There was a perfect plan to Malaysia – Learn my mother tongue, get fit, and skill up on cooking the local delicacies.

Operation Mother Tongue – I was going to learn Mandarin and practice with my grandmother. She doesn’t speak english, and this way I would finally be able to have a conversation with her, and with more than a third of the world’s population (bonus!). But when I proudly told my grandmother that I was going to take Mandarin classes, she replied ‘Mandarin?! I don’t understand Mandarin!! Don’t you know I only speak Cantonese..’ (Nope)

Operation Get Fit – I was going to sign up to a yoga program and use this time in Malaysia to concentrate on getting healthy, as I had failed to do so in the ashram in India. I discovered a yoga studio near where I’m staying and did one hatha class which put my back out for a week. Since then I’ve been too scared to return. And too lazy to go anywhere else.

Operation Culinary Courses – I was going to take formal cooking classes to learn to prepare a couple of my favourite local dishes at an expert level. In reality, formal cooking classes have instead become informal eating lessons. I’ve learnt that I can easily devour more than three yummy meals a day, 7 days a week, with no problems! In fact, every day I become a better, faster, stronger, food disciple, knowing exactly what I feel like hours before meal time.

New plan! Malaysia is my gastronomic adventure, where I will spend quality time with the family eating. And if this leads me to a soft, cushiony, immobile place, then at least I won’t be able to understand my grandmother when she tells me off for getting fat.

Tea picking for T?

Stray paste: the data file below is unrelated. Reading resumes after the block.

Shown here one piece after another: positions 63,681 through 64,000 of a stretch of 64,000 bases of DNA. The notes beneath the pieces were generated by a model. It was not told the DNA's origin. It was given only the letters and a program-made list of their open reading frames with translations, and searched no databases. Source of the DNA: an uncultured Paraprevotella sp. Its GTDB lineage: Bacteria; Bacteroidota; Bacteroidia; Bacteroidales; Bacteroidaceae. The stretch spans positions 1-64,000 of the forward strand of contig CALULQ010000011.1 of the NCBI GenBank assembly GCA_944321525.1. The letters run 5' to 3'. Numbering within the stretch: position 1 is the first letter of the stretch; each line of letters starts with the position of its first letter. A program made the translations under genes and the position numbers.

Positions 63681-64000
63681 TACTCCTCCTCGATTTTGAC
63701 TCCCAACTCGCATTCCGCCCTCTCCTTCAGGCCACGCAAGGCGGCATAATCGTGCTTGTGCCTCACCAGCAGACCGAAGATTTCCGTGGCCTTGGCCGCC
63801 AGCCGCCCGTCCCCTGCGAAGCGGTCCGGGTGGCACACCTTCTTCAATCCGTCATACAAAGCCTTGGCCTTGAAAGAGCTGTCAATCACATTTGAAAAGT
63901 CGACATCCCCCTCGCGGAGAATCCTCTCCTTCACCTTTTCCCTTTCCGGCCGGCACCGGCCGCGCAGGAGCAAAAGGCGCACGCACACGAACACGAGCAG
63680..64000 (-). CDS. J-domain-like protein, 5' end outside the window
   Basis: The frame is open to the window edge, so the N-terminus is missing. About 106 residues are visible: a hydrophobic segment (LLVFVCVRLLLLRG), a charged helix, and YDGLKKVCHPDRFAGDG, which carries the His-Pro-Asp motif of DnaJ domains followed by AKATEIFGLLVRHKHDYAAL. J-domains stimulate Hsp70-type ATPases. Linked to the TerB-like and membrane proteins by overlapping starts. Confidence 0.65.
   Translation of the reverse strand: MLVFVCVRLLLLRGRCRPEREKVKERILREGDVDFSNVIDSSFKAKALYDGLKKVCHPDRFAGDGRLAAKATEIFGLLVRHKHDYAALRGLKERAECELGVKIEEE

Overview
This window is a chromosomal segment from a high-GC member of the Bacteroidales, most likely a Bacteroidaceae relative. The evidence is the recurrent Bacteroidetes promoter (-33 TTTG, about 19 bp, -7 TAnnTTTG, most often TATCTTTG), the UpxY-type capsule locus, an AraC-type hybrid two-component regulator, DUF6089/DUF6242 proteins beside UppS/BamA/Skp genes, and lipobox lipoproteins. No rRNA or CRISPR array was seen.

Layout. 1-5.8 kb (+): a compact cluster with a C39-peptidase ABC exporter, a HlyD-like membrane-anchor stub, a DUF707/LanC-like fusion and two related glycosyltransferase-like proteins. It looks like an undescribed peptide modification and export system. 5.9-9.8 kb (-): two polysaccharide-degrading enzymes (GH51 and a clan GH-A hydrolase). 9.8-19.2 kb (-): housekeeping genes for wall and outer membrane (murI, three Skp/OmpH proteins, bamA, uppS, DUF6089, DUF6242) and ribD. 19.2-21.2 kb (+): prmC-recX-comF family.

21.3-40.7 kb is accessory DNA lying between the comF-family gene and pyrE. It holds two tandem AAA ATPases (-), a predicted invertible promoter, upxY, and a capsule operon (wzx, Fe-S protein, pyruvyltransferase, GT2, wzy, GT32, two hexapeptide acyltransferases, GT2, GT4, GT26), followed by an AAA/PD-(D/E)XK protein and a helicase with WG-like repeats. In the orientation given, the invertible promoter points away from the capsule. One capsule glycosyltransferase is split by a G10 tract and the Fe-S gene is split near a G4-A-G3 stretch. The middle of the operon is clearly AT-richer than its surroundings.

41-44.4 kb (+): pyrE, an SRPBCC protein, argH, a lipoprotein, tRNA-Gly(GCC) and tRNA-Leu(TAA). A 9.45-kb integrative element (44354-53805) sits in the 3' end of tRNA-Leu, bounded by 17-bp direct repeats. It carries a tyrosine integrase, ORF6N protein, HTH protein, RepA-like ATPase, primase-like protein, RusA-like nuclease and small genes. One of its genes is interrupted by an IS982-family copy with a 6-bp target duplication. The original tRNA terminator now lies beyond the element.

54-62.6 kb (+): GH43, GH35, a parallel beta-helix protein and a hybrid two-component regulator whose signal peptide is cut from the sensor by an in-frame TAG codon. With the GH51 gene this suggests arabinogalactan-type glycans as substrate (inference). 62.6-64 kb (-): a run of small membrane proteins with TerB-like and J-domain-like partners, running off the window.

The act of drinking tea, and Tea houses are a valuable part of the Chinese culture, so I decided to enjoy an afternoon of visiting an old-school chinese town called Ling Pe and experience the highly recommended art of tea picking.

Accompanying me on this tour are 2 German men, Bernard and Christoph, and a couple from the UK, Helen and Ed.

Our Chinese driver, who can speak only chinese, takes us to Liz’s Courthouse, which accommodates a lush green tea plantation up on a hill surrounded by bamboo forests with an amazing view over the countryside. He begins informing and instructing us on how to pick a good tea leaf as we all got to work.

Priding myself on being the kind of person who appreciates all sorts of cultural activities and has a keen interest for a vast range of topics, I listen intently with the ears of a dedicated student and went about my tea picking with a forced enthusiasm.

Unexpectedly, after my initial questions (How do you harvest? Is this green tea? How much do you sell it for? and Can you smoke it?) and after 5 minutes of practical, I found myself getting distracted, the mosquito’s were bugging me. I wondered fearfully if there were any venemous snakes or spiders lurking near my feet? I was irritated that my trekking shoes were getting extremely muddy.

T, thinking – Ok, you’re not getting into the experience, just calm down and try to see the joy in it that everyone else can. Be one with nature. It’s like meditating, just breathe and do the activity. Be one with the picking. Yoga zen yoga zen yoga zen..tolerance tolerance tolerance… (Tummy growls) God, I’m STARVING!

I shamefully and disappointedly admitted to myself that I had no interest in the activity and was completely and utterly BORED, and starving because I was bored. I was done pretending to be a happy tea picking hippy and could have easily learnt this from television as I flicked past the tea harvesting channel.

I broke the (supposedly) tranquil silence and ask Bernard, who I admired for his ability to speak 4 languages and the fact that he was in China to perform as a musician at a charity event, to ask the driver how long more did we have to do this for and, more importantly, when was lunch going to be served?

Bernhard – ‘Now. He must have heard your prayers’

T – ‘I started praying an hour ago’

Bernhard, laughing – ‘I know, 20 minutes would have been enough’

T, smiling but thinking – More like 2 seconds.

What I have learnt about myself? I enjoy drinking the tea that other people skilfully cultivate and harvest. And that learning to meditate in India could go either way, but if I can master it, will be an extremely handy skill to have.